The disproportionately larger contributions of SNAP impacts to the rural economy were due to two factors. First, the farm and food-processing sectors represent a larger share of the industrial base in the rural economy than in the urban economy. Therefore, any additional spending on food will result in a greater impact in rural areas relative to urban areas where the food-sector is a smaller share of the overall economy. Second, urban household use of SNAP benefits generated large spillover demands for goods and services produced by rural farms and food processing industries, as well as by rural nonfood industries.
Before 2020, the Great Recession was the most significant economic downturn since the Great Depression. It lasted from December 2007 to June 2009. The U.S. unemployment rate climbed to 8.9 percent in 2011 from 4.7 percent in 2007. Unemployment and underemployment levels remained high throughout the recovery period (2009–14). This period of high unemployment and underemployment prolonged the reduction in household incomes and increased the need for food assistance. As a result, total inflation-adjusted SNAP benefits distributed to eligible households (in 2014 dollars) doubled to an average of $71.0 billion per year from 2009 to 2014 from $34.7 billion in 2007.
The Coronavirus (COVID-19) Recession of early 2020 was also severe but brief in comparison to the Great Recession: U.S. unemployment peaked at a seasonally adjusted rate of 14.7 percent in the week including April 12, 2020, and fell to 5.8 percent by the week of May 12, 2021. The COVID-19 Recession also involved more supply chain and demand disruptions following Government restrictions on non-essential economic activity, social distancing requirements, temporary closures of some facilities due to infection concerns, effects of illness on availability of some essential workers, and decisions by consumers to limit travel and other activities. The COVID-19 Recession led to reduced income, unemployment, or underemployment for some U.S. households, resulting in a greater reliance on SNAP to meet food budgets. In 2020, SNAP spending increased by 31 percent over 2019, but data are not yet available on how that spending affected local economies.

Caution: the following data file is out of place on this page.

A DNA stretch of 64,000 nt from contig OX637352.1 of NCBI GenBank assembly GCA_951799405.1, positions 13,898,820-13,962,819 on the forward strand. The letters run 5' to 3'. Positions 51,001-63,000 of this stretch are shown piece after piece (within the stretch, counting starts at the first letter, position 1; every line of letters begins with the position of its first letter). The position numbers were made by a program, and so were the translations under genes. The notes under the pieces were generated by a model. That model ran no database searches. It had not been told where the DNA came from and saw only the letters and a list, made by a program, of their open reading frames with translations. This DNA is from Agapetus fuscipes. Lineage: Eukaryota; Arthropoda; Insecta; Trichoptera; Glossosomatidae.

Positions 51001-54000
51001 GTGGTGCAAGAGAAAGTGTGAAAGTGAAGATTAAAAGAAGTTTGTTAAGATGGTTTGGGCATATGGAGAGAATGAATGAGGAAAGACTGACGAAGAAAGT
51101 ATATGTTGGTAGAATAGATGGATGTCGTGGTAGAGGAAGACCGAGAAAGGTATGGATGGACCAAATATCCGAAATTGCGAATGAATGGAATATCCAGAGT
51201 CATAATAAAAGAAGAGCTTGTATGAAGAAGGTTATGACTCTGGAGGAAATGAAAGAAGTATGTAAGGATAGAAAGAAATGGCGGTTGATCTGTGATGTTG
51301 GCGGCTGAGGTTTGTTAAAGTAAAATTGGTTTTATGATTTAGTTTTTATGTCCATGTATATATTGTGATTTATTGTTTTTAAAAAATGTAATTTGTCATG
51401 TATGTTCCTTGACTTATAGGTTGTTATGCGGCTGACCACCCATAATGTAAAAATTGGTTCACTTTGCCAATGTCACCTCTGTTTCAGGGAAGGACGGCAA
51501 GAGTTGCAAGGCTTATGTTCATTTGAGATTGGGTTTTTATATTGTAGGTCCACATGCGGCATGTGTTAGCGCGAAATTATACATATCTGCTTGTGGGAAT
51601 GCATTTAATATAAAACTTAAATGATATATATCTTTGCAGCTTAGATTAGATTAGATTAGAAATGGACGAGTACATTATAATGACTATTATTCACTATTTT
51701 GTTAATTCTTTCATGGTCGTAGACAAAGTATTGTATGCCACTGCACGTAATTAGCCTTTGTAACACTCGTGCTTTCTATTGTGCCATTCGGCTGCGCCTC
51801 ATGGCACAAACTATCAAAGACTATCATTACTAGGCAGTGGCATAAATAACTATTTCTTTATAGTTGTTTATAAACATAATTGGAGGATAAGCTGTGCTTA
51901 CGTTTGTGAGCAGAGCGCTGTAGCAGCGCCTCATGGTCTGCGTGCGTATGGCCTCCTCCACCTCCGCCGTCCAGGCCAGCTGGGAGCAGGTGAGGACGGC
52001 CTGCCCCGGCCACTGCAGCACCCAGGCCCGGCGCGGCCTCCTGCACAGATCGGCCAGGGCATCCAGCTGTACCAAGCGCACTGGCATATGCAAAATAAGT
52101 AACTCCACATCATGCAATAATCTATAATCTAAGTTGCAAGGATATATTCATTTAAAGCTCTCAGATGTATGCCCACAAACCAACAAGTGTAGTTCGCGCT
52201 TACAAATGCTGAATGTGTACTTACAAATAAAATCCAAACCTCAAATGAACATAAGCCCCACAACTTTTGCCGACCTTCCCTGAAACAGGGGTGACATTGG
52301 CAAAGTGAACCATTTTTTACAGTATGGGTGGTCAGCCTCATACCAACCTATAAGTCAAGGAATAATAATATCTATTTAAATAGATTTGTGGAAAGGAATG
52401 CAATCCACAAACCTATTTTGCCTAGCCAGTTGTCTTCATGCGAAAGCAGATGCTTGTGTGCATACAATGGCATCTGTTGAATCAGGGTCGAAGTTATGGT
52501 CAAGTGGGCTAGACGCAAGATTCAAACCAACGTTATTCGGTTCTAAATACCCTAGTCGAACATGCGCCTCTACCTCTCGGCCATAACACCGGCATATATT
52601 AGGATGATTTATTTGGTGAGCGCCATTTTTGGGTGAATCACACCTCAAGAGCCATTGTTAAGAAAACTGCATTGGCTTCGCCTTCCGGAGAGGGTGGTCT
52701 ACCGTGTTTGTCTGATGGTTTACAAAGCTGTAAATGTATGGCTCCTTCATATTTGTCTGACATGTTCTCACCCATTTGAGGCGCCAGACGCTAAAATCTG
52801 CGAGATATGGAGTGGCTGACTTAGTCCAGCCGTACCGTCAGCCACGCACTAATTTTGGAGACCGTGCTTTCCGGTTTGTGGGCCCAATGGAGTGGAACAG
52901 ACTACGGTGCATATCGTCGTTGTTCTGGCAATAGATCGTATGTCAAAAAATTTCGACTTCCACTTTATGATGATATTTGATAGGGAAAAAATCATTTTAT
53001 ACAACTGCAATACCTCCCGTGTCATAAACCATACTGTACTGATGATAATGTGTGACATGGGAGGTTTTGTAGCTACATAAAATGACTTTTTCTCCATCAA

While each recession has its own set of circumstances, research on the role SNAP spending has played in past recessions can help inform the understanding of SNAP’s potential contribution to the rural economy in the face of future downturns.
Impact of USDA's Supplemental Nutrition Assistance Program (SNAP) on Rural and Urban Economies in the Aftermath of the Great Recession, by Stephen Vogel, Cristina Miller, and Katherine Ralston, ERS, October 2021
The Supplemental Nutrition Assistance Program (SNAP) and the Economy: New Estimates of the SNAP Multiplier, by Patrick Canning and Brian Stacy, ERS, July 2019
The Impacts of Supplemental Nutrition Assistance Program Redemptions on County-Level Employment, by John Pender, Young Jo, Jessica E. Todd, and Cristina Miller, ERS, May 2019
The Stimulus Act of 2009 and Its Effect on Food-At-Home Spending by SNAP Participants, by Charlotte Tuttle, USDA, Economic Research Service, August 2016